During the quarter ARM also signed two further ARMv8 architecture licenses, for use in multiple end markets including supercomputing, mobile and enterprise applications, and two licenses with lead partners for ARM’s next generation Cortex-R and Cortex-M series products.
The embedded and real-time markets continue to create licensing opportunities and this quarter ARM signed five
Cortex-R and six Cortex-M series licenses. These licenses were signed for a variety of end applications, including baseband modems, high-end networking, medical applications and industrial microcontrollers.
ARM also signed seven licenses for its Mali graphics processors for use in entry-level and high-end smartphones, mobile computing, consumer electronics and automotive infotainment, including one new licensee for ARM’s Mali technology.
Q4 2012 and Cumulative Processor Licensing Analysis
Processor Design Wins and Ecosystem Development
Many leading technology companies have announced details of their ARM processor-based product developments in recent months. These included:
Samsung announcing its Exynos 5 Octa chip, the world’s first application processor to use ARM’s big.LITTLE technology. The application processor offers higher performance and up to 70% improvement in energy efficiency compared to previous generations of Exynos processors
Broadcom announcing that it had licensed both the ARMv7 and ARMv8 architectures and that it intends to use this technology for a range of end markets, including set-top-boxes and broadband access chips
Red Hat and Applied Micro announcing a collaboration around ARM’s 64-bit technology for servers. Red Hat intends to make its server software available on Applied Micro’s X-Gene Server-on-Chip design
Infineon expanding its microcontroller family utilising the Cortex-M4 technology to digital power convertors, switching and uninterruptable power supplies
Xilinx unveiling its Zynq-7000 programmable System-on-Chip automotive driver assistance systems. The Zynq-7000 chips are based around a dual-core Cortex-A9 processor
ARM, Cadence and Samsung taping out the first 14nm FinFET Cortex-A7 test chips. These test chips will demonstrate ARM’s most power efficient processor manufactured on Samsung’s advanced low-power process
Many more partner announcements can be found on the ARM website at www.arm.com/news.
Q4 revenue came from the sales of about 2.5 billion ARM processor-based chips, up 13% year-on-year. ARM's average royalty revenue per chip increased to 4.8 cents, compared to 4.5 cents one year ago, driven primarily by strong growth in Cortex-A class processor shipments (doubling year-on-year) and in the number of chips containing Mali graphics (increasing more than four times year-on-year). ARM typically receives a higher royalty percentage for chips incorporating Cortex-A class processors and an additional royalty if these chips also contain a Mali graphics processor. In Q4, about a quarter of Cortex-A based chips also contained a Mali processor.
ARM continued to gain share across all its target markets. Sales of ARM processor-based chips into consumer electronics, including digital TVs and set-top-boxes were particularly strong, more than doubling year on year. ARM processor-based microcontrollers also performed well, increasing 25% over Q4 last year.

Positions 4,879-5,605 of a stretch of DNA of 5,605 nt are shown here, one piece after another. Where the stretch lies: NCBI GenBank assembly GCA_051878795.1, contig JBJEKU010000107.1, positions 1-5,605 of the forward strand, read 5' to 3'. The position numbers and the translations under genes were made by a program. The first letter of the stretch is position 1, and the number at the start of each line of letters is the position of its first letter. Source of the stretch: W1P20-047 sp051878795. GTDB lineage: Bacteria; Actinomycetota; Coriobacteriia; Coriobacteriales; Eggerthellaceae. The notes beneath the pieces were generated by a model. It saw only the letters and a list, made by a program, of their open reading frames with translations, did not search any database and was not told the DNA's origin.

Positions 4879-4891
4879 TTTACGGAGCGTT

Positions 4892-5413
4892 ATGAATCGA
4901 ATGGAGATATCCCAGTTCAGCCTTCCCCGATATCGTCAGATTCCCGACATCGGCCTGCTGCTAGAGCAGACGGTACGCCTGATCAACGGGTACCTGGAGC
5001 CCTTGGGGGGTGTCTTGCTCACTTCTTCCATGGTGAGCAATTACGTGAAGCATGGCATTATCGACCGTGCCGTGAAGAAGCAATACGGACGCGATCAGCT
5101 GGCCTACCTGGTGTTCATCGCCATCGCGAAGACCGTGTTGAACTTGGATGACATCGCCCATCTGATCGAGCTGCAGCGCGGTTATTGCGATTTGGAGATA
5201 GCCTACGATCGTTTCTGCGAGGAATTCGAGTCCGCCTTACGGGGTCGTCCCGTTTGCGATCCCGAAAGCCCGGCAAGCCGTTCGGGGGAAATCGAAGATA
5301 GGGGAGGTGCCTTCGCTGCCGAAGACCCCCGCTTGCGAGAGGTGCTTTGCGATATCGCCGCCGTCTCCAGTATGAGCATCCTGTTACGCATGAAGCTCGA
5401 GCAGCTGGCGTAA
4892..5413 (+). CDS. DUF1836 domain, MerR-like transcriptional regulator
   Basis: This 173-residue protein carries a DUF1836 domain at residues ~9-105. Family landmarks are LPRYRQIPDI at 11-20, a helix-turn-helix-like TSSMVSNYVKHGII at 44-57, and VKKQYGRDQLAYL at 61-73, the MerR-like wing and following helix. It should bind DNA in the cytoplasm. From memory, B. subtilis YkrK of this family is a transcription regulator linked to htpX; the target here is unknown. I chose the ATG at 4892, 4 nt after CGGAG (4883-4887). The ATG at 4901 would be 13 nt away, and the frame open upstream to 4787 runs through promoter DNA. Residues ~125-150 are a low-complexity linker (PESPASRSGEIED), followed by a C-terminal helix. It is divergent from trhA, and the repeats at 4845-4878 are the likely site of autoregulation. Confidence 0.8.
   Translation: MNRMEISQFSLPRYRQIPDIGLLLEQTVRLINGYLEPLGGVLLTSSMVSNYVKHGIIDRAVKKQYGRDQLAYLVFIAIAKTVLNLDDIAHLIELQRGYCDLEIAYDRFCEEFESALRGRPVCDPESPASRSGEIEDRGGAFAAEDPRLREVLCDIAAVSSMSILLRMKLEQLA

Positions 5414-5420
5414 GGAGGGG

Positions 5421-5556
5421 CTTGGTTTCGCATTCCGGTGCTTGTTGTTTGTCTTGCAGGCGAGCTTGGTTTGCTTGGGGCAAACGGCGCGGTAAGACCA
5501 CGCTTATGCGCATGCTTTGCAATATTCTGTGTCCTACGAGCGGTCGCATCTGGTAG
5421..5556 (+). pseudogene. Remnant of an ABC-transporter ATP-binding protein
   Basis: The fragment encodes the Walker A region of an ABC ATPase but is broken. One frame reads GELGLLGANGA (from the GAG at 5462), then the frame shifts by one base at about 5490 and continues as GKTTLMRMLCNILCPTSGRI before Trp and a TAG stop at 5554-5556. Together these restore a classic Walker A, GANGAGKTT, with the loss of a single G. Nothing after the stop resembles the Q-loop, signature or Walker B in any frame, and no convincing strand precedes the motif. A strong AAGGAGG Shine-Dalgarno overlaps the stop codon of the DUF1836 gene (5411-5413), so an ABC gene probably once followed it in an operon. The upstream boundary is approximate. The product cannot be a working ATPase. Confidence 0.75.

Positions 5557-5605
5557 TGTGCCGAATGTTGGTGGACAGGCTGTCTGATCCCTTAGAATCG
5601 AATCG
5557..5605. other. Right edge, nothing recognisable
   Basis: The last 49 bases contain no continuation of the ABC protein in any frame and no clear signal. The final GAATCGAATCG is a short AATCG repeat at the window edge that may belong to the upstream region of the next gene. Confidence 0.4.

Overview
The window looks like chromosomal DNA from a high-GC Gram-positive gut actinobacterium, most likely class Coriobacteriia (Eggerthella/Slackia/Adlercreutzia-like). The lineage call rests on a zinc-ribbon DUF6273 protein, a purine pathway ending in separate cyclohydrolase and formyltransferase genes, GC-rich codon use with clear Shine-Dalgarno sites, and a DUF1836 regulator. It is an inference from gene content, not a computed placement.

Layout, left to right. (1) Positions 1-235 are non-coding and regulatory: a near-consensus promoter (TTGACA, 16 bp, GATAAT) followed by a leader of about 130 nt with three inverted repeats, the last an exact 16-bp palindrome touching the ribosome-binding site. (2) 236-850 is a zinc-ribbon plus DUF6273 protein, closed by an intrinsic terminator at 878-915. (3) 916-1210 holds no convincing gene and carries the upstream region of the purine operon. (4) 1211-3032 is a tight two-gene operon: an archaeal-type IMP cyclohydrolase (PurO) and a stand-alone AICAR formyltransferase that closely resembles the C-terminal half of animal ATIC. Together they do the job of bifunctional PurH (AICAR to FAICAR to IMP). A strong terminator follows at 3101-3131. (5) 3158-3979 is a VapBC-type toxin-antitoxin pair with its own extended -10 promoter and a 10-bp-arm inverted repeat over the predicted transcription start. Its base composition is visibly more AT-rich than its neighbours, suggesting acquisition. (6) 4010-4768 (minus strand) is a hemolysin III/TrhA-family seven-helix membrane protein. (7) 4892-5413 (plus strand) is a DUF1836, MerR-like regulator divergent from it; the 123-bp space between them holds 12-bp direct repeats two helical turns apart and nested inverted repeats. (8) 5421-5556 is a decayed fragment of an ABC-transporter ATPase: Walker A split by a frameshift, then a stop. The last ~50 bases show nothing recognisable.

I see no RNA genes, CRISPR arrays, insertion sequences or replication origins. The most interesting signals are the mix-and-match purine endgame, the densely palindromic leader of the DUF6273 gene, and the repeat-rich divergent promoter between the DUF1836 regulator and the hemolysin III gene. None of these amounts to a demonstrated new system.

Q4 2012 Processor Unit Shipment Analysis
During the quarter ARM signed three further royalty bearing platforms licenses. These included two more licenses for 14nm FinFET and another platform license with a leading foundry at 40nm. ARM has now signed a total of 99 platform licenses.
Q4 2012 and Cumulative PIPD Licensing Analysis
ARM continues to see strong demand for physical IP optimised for use with processors (POP IP). POP IP enables the licensee to more readily achieve high-performance, low-power processor implementations through specially optimised physical IP technology. For every chip implemented using POP IP, ARM receives a royalty both for the processor in the chip and for the physical IP.
Royalties are recognised one quarter in arrears with royalties in Q4 generated from semiconductor unit shipments in Q3. Underlying PIPD royalties in Q4 2012 were $14.6 million, up 21% year-on-year. In 2012, PIPD’s underlying royalty revenue grew 17% year-on-year. This compares with foundry revenues that increased 7% over the relevant shipment period (i.e. Q3 2012 compared to Q3 2011).
At 31 December 2012, ARM had 2,392 full-time employees, a net increase of 276 since the start of the year, being mainly engineers joining ARM’s processor R&D teams. At the end of Q4, the group had 993 employees based in the UK, 583 in the US, 296 in Continental Europe, 347 in India and 173 in the Asia Pacific region.
Principal risks and uncertainties
The principal risks and opportunities faced by the Group are included within the “Risks and risk management” section of the 2011 Annual Report and Accounts filed with Companies House in the UK. Details of other risks and uncertainties faced by the Group are noted within the Annual Report on Form 20-F for the year ended 31 December 2011 which is on file with the Securities and Exchange Commission (the “SEC”) and is available on the SEC’s website at www.sec.gov. There have been no changes to these risks that would materially impact the group in the foreseeable future. These include but are not limited to: ARM's quarterly results may fluctuate significantly and be unpredictable which could adversely affect the market price of ARM ordinary shares; general economic conditions may reduce ARM's revenues and harm its business; ARM may have to protect its intellectual property or defend the technology against claims that we have infringed others’ proprietary rights; an infringement claim against ARM’s technology may result in a significant damages award which would adversely impact ARM’s operating results; companies within the semiconductor industry may consolidate reducing the number of customers that ARM may sell its technology to; for ARM to enter new markets or develop new technology may require significant investment and may not result in profitable operations; and ARM competes in the intensely competitive semiconductor market.